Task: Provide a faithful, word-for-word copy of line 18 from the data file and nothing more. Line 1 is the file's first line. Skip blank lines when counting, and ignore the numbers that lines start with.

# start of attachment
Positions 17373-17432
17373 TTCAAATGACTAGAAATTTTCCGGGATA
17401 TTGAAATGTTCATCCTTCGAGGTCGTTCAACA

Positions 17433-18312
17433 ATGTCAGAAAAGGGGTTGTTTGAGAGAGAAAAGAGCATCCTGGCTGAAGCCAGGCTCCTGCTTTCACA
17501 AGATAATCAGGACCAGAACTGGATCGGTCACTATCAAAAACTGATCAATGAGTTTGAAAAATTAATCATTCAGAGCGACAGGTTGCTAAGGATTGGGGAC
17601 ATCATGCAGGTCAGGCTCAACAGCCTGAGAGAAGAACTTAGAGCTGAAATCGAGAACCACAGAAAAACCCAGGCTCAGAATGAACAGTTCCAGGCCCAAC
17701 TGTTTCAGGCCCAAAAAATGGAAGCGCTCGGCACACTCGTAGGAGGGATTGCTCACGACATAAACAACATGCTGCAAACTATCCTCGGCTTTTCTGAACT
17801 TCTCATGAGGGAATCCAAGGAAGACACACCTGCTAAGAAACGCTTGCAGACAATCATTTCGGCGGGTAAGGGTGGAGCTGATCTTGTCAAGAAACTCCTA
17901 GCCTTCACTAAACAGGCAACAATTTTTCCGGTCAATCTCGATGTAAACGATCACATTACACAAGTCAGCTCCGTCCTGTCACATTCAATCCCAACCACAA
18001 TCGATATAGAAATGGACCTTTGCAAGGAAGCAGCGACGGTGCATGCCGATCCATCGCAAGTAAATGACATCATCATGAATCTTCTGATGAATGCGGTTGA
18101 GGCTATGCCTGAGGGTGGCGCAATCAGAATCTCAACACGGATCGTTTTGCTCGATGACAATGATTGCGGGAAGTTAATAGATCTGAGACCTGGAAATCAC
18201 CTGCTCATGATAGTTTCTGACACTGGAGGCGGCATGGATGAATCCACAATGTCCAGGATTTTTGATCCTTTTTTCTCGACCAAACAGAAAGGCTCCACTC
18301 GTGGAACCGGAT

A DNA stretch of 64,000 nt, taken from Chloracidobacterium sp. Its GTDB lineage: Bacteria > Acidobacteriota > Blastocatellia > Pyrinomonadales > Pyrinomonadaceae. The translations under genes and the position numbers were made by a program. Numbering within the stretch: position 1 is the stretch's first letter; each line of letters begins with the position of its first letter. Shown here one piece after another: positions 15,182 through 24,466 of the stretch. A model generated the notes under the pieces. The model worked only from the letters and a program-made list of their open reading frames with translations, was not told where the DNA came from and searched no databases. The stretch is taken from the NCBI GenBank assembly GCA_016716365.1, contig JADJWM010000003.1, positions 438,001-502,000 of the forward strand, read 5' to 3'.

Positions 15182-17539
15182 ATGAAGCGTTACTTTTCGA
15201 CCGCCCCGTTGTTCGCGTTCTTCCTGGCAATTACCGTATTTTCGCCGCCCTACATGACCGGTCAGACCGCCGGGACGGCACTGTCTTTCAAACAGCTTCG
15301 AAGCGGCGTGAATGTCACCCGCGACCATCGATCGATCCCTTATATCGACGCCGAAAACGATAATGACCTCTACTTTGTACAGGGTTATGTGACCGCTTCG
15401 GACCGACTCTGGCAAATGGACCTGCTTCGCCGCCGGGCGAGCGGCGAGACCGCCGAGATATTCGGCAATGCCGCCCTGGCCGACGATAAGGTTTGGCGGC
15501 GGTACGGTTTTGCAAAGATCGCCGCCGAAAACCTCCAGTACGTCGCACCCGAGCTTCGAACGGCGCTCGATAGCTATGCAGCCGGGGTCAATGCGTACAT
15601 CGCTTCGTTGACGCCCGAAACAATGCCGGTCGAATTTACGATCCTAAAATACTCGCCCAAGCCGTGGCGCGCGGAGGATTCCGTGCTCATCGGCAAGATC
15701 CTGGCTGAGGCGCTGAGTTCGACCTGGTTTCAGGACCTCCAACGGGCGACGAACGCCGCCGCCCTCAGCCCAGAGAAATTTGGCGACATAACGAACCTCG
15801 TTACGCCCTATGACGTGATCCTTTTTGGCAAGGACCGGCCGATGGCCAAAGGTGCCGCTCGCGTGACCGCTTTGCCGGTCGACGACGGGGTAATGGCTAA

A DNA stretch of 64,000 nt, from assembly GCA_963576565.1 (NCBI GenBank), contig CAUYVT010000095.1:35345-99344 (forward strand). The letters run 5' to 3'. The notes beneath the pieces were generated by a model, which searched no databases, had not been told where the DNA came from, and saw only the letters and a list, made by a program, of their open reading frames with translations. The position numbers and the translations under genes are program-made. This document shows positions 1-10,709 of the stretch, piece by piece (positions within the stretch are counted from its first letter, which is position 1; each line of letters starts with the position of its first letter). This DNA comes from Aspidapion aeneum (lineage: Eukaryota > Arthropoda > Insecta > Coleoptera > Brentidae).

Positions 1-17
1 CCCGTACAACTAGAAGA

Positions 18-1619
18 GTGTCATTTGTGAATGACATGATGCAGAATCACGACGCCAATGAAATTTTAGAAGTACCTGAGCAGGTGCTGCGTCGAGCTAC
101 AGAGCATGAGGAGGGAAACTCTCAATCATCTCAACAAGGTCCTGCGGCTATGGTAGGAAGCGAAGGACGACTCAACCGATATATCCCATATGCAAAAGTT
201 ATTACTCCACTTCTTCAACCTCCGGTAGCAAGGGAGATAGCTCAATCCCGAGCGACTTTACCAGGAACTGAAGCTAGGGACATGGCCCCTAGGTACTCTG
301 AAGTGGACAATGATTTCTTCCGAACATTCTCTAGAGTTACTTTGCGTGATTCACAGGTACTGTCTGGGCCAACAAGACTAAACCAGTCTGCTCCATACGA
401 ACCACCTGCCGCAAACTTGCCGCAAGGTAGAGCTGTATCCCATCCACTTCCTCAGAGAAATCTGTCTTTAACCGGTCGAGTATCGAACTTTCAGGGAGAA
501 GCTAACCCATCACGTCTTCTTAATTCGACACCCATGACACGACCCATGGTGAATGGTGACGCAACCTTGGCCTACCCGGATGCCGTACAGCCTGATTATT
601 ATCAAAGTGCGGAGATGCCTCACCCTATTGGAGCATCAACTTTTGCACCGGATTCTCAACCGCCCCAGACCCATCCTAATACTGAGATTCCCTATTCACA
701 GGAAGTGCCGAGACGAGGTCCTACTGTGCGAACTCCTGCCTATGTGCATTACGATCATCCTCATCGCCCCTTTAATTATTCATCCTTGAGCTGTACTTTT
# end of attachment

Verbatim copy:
15201 CCGCCCCGTTGTTCGCGTTCTTCCTGGCAATTACCGTATTTTCGCCGCCCTACATGACCGGTCAGACCGCCGGGACGGCACTGTCTTTCAAACAGCTTCG